Why is this a piece of art?
Decorative arts (furniture, jewelry, other household items) are now frequently included in art museums. They're included in museum collections for various reasons such as their high levels of craftsmanship, their innovative designs and uses of new materials, as well as what they can tell us about the lives of people in other eras.
This set is very typical of the 1930s "Art Deco" because of its black-and-metal palette and its streamlined forms. You may see how it "fits in" with the paintings and sculptures installed nearby if you think about its simple shapes.
How did you keep this so well preserved?
That is a fantastic question! This Vanity with Mirror and Stool
designed by Kem Weber and manufactured by Lloyd Manufacturing Company was, in fact, made for everyday use and shows some signs of that. When objects come into museum collections, their condition is reviewed and can be restored for display. To keep items in good condition, the curators and conservationists work constantly to ensure all items are properly cared for in the Museum space.
Why is Kem Weber's Vanity with Mirror and Stool identified as gender specific?
Great question! Historically, vanities were part of a grouping of furniture found in the boudoir, an elite female-gendered space in the eighteenth century. By the 1930s, the dressing table had become a common component of a bedroom set for girls and women at all social levels. As the name implies, “vanities” were associated with superficiality and preoccupation with appearances. At this time, the interest in decoration and beauty was thought to be within the exclusive purview of women; makeup was marketed with increasing force and “putting on one’s face” was a common activity. In 1933, the Vogue Book of Beauty stated that, “A dose of new beauty acts just like a cocktail, breaking down inhibition and putting new fun into life.”
We are wondering about the drawer to the right of the handle, it has a glass panel? What's that about? Like what was it used for that you would need to see inside?
Great catch! That is such an interesting detail. We don't know the exact answer but it could just have been a design choice. In the same way that the mirror is asymmetrical this glass drawer to the right is also asymmetrical but together, they balance each other out.But that is just a theory! Another option would be to display objects such as perfume bottles, jewelry or even makeup!
Woah, yeah we hadn't noticed the asymmetry, we like both these theories, thank you!
You're welcome! Do you have any ideas? It is certainly an interesting design element.
Perhaps it adds a drawer pull without additional hardware. otten ball drawer and the glass is so you know when you're running low!
You're welcome! Those are both great theories!
Tell me more.
Kem Weber was a German-born furniture designer who moved to California in 1915 and became a leader in modern American design. The vanity was made by the Lloyd Manufacturing Company, which opened in 1906 in Menominee, Michigan.
Why is the palette so minimalistic?
This is unlike some earlier vanities that might be wood or glass and incorporate painted details or other decoration. This was called the "Machine Aesthetic." It was believed to point the way to a productive and efficient future where everything would be streamlined (literally and figuratively) for maximum effect! Chrome was used for automobiles first, because it does not rust. And then it was incorporated into home decor! This was a futuristic style when it first began.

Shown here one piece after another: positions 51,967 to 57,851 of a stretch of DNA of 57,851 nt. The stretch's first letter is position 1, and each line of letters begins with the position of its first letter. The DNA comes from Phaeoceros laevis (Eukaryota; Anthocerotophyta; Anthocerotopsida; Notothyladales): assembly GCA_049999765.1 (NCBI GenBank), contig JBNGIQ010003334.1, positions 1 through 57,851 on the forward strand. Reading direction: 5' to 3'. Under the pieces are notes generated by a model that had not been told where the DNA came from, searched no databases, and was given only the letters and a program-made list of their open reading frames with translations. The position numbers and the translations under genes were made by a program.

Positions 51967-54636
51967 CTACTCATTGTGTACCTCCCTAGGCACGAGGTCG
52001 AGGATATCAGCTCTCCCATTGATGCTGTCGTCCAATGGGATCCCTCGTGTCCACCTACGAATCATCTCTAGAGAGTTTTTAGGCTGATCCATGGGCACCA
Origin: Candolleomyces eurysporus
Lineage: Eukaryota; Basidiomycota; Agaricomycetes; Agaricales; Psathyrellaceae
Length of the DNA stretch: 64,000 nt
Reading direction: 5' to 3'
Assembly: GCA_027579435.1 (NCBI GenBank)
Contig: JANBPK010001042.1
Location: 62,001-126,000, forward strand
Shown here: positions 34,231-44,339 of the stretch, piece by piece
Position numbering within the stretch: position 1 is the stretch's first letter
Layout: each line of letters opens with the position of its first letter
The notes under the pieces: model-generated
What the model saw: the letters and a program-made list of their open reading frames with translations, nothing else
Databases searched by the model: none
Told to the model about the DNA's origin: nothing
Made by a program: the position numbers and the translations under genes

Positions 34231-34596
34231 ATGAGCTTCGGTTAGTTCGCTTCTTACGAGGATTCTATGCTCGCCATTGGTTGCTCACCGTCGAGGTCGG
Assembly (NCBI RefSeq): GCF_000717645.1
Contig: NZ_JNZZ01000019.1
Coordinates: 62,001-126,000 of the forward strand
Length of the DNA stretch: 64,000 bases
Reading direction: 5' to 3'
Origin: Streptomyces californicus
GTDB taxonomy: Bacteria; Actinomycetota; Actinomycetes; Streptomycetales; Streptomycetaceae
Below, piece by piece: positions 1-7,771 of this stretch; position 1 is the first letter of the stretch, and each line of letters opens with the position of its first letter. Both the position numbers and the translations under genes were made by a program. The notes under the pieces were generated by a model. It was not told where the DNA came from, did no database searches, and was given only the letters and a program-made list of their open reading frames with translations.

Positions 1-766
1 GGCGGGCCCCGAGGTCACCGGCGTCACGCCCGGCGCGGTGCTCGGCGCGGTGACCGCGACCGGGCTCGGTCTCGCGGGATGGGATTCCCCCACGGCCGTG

Tell me more.
This is a dressing table. By the 1930s, the dressing table had become a common component of a bedroom set for girls and women at all social levels. Historically, vanities had been part of a furniture group found in the boudoir, a private female space only found in more elite homes.
Are these materials (wood, metal, glass, et cetera) considered gender specific?
In this case, the focus on lightweight tubular steel was more because it was easy to clean and cheap to manufacture. It capitalized on the machine aesthetic that was popular at the time. The gendering of this furniture has more to do with its function as a vanity where one might sit to apply make-up or style your hair; activities primarily associated with women in the 1930s.
I really like the mirror and how its connected only on one side!
That asymmetry was considered especially modern. The materials are also modern. Chrome had been used in automobile production but it was something new for home design! The shapes of the table and stool are very "streamlined." There's no ornament or texture, just lots of long lines and smooth surfaces with rounded edges. In the 1930s the "machine aesthetic" was a crossover from industry...seeing the beauty in mechanical forms and introducing it into other parts of life (not just industry).
For the vanity, what was so appealing about it?
It was made in the Art Deco style of the time, featuring sleek, black and silver design elements and streamlined forms. The vanity was also popular at this time among women of various social classes, not just wealthy women as they had previously been. At this time, makeup was being marketed with increasing force to women, so they began to dedicate a piece of furniture to their cosmetic ritual. Lastly, objects like this could be cheaply mass produced with materials like tubular steel.
Is the Vanity with Mirror and Stool from Ikea?
I wish I could find something like this at Ikea! It was designed by Kem Weber and made by Lloyd Manufacturing Company in 1934, 9 years before Ikea was founded!